Review of WataMote


No Matter How I Look at It, It’s You Guys’ Fault I’m Not Popular (better known as the mercifully quicker to type WataMote) is a twelve episode anime series based on Nico Tanigawa’s manga strip. The show is animated by Silver Link (the studio behind Dusk Maiden of Amnesia) and is presently available to buy in the UK, thanks to MVM Entertainment, for around twenty pounds. The anime stars a teenage girl named Tomoko Kuroki who, as alluded to by the show’s elongated title, is one of the most unpopular kids at her high school. Tomoko can attract any man she desires when it comes to dating sims, but her virtual smooching skills are for naught in the real world where she struggles to attract friends let alone the affections of the opposite sex.


If one were to analyse WataMote they’d soon come to the realisation that it’s a rather cruel show. Strictly speaking I would categorize the series as a comedy, although much of its humour relies on viewers laughing at the poor protagonist’s misfortune. Tomoko entered high school with high aspirations, but her hopes for a blissful time have sadly been sabotaged by a crippling case of social anxiety. Unable to bond with others, Tomoko has transformed into a bitter recluse who spends her days plotting crazy schemes, which she hopes will get her noticed by the more jolly classmates she jealously resents.

Despite her chronic shyness, there are a couple of characters Tomoko can interact with. First up is her younger brother Tomoki, who has little patience for his sibling’s bizarre antics. Unfortunately for him Tomoko has a habit of making frequent uninvited visits to his bedroom. Tomoko theorises that chatting with her bro for an hour a day will improve her dire conversational skills, so for now Tomoki will have to put up with his sister’s inane ramblings. The other person Tomoko can confide in is her sole friend Yu Naruse. The pair were the best of chums during middle school thanks to their shared love of manga. Although the two remain good pals, Tomoko is exasperated by how seamlessly Yu has metamorphosed from a dorky middle school student into a popular high school lass who has a boyfriend.


Remember how I said that WataMote is a cruel show because it generates giggles by tormenting its lead character? Well, I guess I am a horrible person because I found its gags to be hilarious. The awkward predicaments Tomoko gets into are a hoot, as are the manner in which her hair brained schemes backfire. All that said I cannot bring myself to award the series more than three stars. Although the first few episodes had me in stitches, I found that the show loses steam by its halfway point. Story wise WataMote is lacking, as its episodes are nothing more than slice of life skits strung together. Even though we get a dozen episodes chronicling a year of her life, I was a little disappointed to see that by the end Tomoko has made little progress in attaining her popularity dream or growing as a person.

Reception towards the series has been mixed, so it is tough for me to recommend WataMote to others. Depending on your sense of humour, the cartoon’s jokes may cross the line that divides funny from sad. Although the show has many fans that find it hilarious there are some viewers who cannot stomach it, as they feel sympathy for the lead. Perhaps the subject matter is striking a nerve with anime fanatics who are stereotypically portrayed as lonely introverts? I personally can relate to Tomoko’s condition, which causes her to get tongue tied when dealing with strangers, but I can’t say that I ever pitied her. The over the top reactions she displays ensure that, however uncomfortable things get, I never regarded the narrative as a serious exploration into the effects of social phobia. Take a chill pill Tomoko. Real world popularity is over rated. Stick to enjoying games and manga. That works fine for me… sniffle I wish I had friends 😦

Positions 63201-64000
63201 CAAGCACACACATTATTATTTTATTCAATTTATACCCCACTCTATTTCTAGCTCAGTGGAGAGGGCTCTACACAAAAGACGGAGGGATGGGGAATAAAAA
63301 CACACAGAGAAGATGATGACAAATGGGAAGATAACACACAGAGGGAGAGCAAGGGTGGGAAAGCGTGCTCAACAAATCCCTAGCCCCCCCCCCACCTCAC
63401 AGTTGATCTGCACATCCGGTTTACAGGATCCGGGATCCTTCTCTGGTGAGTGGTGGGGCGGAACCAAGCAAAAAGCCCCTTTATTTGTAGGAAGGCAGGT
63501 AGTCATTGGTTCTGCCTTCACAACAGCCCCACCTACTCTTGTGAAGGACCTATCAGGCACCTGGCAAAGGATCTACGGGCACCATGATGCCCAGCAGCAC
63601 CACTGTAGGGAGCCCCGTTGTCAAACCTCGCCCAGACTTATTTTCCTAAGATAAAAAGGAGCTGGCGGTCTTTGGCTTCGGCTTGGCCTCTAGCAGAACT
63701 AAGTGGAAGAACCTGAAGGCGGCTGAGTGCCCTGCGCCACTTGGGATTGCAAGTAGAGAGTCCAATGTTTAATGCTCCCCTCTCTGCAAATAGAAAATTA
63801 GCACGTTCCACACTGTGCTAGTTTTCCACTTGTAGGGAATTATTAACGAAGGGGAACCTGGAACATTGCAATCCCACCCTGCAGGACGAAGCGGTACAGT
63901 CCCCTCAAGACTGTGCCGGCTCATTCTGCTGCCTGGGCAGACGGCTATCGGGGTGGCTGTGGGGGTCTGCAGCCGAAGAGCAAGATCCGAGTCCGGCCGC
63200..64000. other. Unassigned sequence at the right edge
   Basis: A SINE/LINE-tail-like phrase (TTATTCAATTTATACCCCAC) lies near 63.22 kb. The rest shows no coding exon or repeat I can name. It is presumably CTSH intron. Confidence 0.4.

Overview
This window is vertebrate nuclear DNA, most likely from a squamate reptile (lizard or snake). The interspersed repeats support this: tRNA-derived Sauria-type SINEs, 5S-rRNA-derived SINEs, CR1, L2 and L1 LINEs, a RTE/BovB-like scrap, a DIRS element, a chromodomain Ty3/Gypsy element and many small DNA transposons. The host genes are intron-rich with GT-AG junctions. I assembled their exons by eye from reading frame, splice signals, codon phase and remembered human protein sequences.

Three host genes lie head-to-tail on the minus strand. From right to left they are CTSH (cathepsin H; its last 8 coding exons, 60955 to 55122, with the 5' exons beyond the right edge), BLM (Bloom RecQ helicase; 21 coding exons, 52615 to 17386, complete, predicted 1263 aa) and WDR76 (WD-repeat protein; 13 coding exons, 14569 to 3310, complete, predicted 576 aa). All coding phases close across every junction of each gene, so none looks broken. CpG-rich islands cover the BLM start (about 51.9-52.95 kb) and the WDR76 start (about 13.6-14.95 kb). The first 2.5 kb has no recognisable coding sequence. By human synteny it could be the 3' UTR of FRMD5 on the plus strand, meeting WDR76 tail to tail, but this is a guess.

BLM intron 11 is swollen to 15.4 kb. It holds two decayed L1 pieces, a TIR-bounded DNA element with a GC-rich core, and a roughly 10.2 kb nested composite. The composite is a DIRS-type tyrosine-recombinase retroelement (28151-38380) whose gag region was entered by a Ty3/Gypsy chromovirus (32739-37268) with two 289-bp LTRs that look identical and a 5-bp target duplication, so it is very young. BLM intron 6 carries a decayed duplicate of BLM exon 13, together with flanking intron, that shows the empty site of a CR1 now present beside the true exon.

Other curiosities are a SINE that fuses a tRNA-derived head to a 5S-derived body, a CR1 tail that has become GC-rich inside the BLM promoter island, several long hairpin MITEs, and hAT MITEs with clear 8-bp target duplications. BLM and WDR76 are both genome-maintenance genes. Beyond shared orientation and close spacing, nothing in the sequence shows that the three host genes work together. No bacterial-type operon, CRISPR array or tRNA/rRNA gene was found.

8 thoughts on “Review of WataMote

  1. The show was not to mock introverts but rather exaggerate the stereotype while also teaching viewers about the challenges socially inept people face. I also refer to Tomoko as Mojyo because of her bar tag in the wicked-ay OP. Otherwise yes your review is spot on about what makes the show good and why it’s controversial.

  2. One series that got to me, as far as the introvert/social problems theme goes, is Welcome to the NHK! Though my introvertedness is nowhere near as bad as the main character’s in that show, the way NHK approached Satou’s depression and anxiety really connected sometimes. But that’s a serious series, and this seems not to be. I haven’t seen Watamote; I don’t go in much for slice of life shows anyway.

  3. Hmmm… I’ve seen so many shows with similar premises, but the gender reversed. It’s kind of refreshing seeing a take on it from the woman’s side of things, too.

  4. Good write up. Interesting you found this show “cruel” as I don’t think it was meant to mock, rather than make aware of the problems of social anxieties and address them in a darkly humorous way to demonstrate the depths of the insecurities these people feel.

    The fact it made Tomoko from a kooky misfit to someone you sympathise with and feel sorry for shows it’s depth rather than an exercise in exploiting and mocking the socially awkward. I found it quite an emotional experience by the end of it.

    Ah well, each to their own! Merry Christmas! 🙂

  5. Pingback: Review of Fate/kaleid liner Prisma Illya | The Otaku Judge
  6. Watamote simultaneously impressed me and disgusted me. There were times where I was hilarious and others where it was vulgar and repulsive. Mixed opinions on this one for sure. Well that wraps up my reading through your backlog for now. Looking forward to future writings from you 🙂

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